I’ve just kept these two lists brief in the interests of time and saving boredom. I understand they are completely subjective and other people will list many other things.

I’ve also pretty much come to the conclusion this week that I will drink again – it’s just a matter of when rather than if. It won’t be today or tomorrow but it will be one day (see FIRST TASTE, above). It’s Christmas in a couple of months and that’s a whole new ballgame.

Have a good week, peeps.

50 Not-Out, but dark clouds still loom

person wearing red hoodie sitting in front of body of water

I’ve inadvertently taken a bit of a break from blogging and I’m still struggling with the motivation to write but I reached a milestone a couple of days ago and I wanted to share it.

Sunday was my 50th consecutive day sober which I’m pretty confident makes this stint the longest since I ‘became’ a drinker – some 16 or so years ago. While these 50 days have been challenging at times, they have been a lot easier than I anticipated and I honestly rarely crave or fancy alcohol, at least for the moment. Saying ‘no’ or choosing ‘no’ is almost an ingrained process now and it’s as normal to me as drinking every day was. Don’t get me wrong, there have been circumstances where I would have liked a beer – mainly due to the people I was surrounded by – but not waking up with a single regret or hangover is simply bliss.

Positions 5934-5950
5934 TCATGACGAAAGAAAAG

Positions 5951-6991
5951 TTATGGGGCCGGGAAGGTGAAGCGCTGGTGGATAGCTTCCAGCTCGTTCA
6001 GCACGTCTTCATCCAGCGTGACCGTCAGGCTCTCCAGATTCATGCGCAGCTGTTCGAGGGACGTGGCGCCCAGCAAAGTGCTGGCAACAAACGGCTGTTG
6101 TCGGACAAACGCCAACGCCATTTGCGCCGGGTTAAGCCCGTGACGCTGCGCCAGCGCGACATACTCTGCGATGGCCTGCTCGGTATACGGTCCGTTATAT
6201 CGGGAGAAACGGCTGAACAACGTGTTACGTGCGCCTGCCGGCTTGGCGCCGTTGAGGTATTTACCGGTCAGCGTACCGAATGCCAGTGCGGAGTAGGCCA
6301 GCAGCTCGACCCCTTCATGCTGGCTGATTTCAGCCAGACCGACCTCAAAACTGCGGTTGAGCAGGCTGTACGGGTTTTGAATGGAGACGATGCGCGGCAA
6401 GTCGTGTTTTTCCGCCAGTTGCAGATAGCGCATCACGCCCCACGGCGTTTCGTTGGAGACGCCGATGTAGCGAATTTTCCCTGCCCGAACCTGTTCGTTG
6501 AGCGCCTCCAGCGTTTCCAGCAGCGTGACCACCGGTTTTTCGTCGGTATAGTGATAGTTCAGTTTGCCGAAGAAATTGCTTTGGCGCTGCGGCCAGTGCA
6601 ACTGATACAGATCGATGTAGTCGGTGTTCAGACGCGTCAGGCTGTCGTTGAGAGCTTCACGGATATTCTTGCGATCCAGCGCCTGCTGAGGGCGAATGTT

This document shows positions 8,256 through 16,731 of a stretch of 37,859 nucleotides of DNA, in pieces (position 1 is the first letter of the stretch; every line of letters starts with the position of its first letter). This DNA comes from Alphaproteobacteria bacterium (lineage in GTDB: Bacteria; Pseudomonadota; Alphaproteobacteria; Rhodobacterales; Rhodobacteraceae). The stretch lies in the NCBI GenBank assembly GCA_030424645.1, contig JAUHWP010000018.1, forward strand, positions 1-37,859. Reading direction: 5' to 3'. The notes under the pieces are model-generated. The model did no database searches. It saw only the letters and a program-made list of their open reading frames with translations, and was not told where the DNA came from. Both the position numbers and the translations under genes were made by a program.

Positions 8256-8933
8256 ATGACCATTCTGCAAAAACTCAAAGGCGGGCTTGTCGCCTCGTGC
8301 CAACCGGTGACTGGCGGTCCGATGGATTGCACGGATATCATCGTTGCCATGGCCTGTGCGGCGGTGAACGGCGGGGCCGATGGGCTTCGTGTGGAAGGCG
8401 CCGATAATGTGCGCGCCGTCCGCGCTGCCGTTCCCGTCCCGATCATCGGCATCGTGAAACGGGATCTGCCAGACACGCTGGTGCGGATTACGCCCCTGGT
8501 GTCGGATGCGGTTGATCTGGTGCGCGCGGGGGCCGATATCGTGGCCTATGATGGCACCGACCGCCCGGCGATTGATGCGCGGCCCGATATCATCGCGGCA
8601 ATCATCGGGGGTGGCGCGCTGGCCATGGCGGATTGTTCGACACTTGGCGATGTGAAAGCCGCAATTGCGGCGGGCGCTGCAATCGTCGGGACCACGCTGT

When I decided to ditch the booze I (wrongly) thought that much of my depression and anxiety would also evaporate. I’ve struggled with depression and low moods for many years but it can be pretty infrequent and extremely unpredictable, hampered by my obsessive and addictive personality. If you are someone who believes addictive personalities (or another term for it) don’t exist by the way, please feel free to use me as a case study – I’ll prove to you that I can become compulsive about pretty much anything – exercise, food, alcohol, work, being lazy, films, music, bands, TV shows, sex, famous people – you name it.

The last two or three days have probably been my lowest since I started this journey. I have felt really low mood-wise, I’ve been very insular and I’ve let all kinds of feelings and emotions consume me. A lot of my mood and unhappiness I can directly link to my work situation but equally, I’ve not been able to get as much joy from the things (and people) I love, which really saddens me.

I’ve had a bit of a better day today and I have a really fun weekend to look forward to – catching up with a good friend I haven’t seen for a while and seeing a band in London. It’s the one thing that’s kept me going this week to be honest, otherwise I could quite happily stay at home, shut the curtains and bunker down for several days. Life and work obligations render this impossible so I’ve just been carrying a dark cloud with me all week.